A whole new world will open up to you. I remember so many of my professors who made profound differences in my life. The world opened up from merely my local community and a small circle of friends to the rest of the world. Some of these faculty members are still here, and I would like to take this opportunity to thank them and all of the faculty and staff who make this a great institution. I hope that you rely on the faculty, especially your advisors as you get acclimated to college life. These advisors are invaluable. They will answer your questions, keep you on track, give you advice, hold your confidence, and tell you where the best pizza in town is.
While the commitment of this institution to educate you remains the same, there are many big changes since I started my freshman year here in 1972. The campus center was under construction and wasn’t going to open until 1976. There were no townhouses. Even the name was different. This was not the Massachusetts College of Liberal Arts, but North Adams State College. We had no cell phones; fax machines, Ipods, Laptops, or any computers for that matter. We didn’t have Instant Messenger (IM) or myspace. It wasn’t that we didn’t have them. They hadn’t been invented yet! It wasn’t until four years later in 1976, that Apple Computer was formed. Their first home computer, the Apple 1 ran off of a cassette tape and they sold 175 of them. So, computers were not to be had. In 1972, the first handheld scientific calculator was marketed. We didn’t have them either because they were marketed at $400. But we were probably the last class that actually knew how to use a slide rule.
And it wasn’t just technology that was different. Richard Nixon was President and it was the first year that women were allowed to run in the Boston Marathon. Can we even imagine not allowing women into a race today?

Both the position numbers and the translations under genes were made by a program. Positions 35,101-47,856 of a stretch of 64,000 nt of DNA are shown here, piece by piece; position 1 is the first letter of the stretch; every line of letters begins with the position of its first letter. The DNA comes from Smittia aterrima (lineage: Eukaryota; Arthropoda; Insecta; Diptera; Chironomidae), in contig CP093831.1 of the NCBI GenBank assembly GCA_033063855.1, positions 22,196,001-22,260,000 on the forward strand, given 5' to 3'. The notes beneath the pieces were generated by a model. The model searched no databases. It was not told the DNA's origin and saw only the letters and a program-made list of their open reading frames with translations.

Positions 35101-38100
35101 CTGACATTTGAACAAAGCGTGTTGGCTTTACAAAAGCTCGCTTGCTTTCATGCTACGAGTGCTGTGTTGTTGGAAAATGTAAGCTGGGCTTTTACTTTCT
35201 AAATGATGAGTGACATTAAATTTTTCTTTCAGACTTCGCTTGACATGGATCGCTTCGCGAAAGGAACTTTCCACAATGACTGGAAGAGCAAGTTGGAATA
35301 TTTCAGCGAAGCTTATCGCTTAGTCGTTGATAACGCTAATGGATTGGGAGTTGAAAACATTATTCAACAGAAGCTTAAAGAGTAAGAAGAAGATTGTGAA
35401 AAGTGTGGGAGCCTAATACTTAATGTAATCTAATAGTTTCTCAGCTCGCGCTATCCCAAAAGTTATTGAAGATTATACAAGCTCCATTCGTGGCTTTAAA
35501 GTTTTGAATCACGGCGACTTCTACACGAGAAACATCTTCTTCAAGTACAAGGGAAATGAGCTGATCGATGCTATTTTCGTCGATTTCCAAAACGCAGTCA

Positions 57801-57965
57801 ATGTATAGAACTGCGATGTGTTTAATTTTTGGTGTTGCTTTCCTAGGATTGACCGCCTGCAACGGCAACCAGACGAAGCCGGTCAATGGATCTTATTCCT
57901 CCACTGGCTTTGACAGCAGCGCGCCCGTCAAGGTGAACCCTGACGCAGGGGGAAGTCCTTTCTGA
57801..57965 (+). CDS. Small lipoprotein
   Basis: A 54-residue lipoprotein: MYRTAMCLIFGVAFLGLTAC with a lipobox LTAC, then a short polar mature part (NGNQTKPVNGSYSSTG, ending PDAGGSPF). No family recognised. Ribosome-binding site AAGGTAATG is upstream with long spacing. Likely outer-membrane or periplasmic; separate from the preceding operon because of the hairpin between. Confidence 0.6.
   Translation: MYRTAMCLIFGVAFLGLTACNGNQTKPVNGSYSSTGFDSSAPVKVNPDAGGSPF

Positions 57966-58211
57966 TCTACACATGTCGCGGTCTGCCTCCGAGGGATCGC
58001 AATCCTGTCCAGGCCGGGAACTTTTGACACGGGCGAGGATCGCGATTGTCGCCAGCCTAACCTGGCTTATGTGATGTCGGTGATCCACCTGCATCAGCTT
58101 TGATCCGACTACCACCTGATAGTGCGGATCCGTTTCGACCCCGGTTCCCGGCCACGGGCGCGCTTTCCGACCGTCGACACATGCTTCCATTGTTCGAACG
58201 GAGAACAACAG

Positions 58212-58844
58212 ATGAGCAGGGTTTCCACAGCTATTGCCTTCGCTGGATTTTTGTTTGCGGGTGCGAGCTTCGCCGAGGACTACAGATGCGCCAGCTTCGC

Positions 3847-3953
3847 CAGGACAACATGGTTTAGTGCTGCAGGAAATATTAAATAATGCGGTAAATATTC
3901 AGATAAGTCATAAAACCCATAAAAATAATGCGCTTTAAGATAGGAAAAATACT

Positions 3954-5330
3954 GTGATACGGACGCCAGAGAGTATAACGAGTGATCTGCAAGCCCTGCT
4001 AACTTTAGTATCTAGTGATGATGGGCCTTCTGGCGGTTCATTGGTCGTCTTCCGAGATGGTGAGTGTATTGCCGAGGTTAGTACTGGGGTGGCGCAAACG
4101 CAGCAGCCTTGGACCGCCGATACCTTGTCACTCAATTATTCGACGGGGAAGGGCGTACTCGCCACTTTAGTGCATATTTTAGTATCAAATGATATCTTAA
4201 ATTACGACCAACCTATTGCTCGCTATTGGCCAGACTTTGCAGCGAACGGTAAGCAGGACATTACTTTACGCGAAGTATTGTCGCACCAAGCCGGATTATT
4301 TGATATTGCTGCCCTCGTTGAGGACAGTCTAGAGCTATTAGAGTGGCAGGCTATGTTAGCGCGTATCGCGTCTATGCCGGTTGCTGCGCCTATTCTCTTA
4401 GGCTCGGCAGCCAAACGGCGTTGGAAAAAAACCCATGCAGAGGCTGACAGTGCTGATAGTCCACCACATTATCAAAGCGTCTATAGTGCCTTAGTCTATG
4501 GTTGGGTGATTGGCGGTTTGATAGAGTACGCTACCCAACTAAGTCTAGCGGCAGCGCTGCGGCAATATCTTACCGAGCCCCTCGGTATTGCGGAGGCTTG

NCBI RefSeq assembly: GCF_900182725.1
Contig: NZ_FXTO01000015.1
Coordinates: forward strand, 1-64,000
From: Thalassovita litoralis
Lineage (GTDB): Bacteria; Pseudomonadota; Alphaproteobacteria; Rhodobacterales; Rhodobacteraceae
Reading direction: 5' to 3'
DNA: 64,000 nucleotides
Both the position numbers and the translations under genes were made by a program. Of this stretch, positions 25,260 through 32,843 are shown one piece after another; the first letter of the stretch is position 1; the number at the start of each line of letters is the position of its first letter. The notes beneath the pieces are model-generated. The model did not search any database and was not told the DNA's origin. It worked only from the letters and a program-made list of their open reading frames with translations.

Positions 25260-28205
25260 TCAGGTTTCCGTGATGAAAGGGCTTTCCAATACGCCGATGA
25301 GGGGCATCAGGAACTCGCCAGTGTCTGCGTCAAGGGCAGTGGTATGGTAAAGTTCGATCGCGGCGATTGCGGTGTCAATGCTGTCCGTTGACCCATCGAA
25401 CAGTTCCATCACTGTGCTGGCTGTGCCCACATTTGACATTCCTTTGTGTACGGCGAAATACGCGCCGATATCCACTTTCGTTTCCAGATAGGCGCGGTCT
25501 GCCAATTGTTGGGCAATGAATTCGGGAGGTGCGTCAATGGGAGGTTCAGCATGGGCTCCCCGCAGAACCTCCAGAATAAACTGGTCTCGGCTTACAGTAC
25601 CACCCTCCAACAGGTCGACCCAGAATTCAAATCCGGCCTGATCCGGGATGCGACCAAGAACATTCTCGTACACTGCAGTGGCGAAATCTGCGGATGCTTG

In many ways, your lives are much different. You will be the best-educated generation ever. The Internet and ease of travel have made the world much smaller and that gives you opportunities that we never had when I was in school. You have far more opportunities than I did at your age to experience life elsewhere in the world. Take advantage of this. You will have a much longer life span and more technology than we ever dreamed of. And your education here will help prepare you for the opportunities and the challenges that lie ahead of you. This college will do more than educate you. The faculty and staff will give you the tools to learn and more importantly, to reason. Especially at a liberal arts college such as this one, you are taught critical thinking. And hopefully, they will inspire you along a course of action that you will follow the rest of your lives. That happened to me. I grew up in a single parent family in a very small town. My eighth-grade class consisted of 8 students and my high school class was something like 216. I arrived on campus not knowing what to expect from college or quite frankly, what to expect from myself. But the professors and staff here did more than educate me. They gave me a passion that has led to a career in public service. I was inspired by my teachers to get involved in my community and that has led to being the state representative for this area for the last twenty years. I have been able to make a difference in my hometown and surrounding area. I have been able to touch the lives of so many others. I have been able to travel all over the world, Russia, South Africa, all of Europe, China, and Israel, to name some of the places I have been in order to gain a greater understanding of the world and our global neighbors. I have been able to give back to my community and fellow citizens because this college inspired me to give back and gave me the tools to do so. Without the ability to go here and to grow here, I don’t know where I would be, and I know that I owe this institution a large debt of gratitude. They will do the same for you.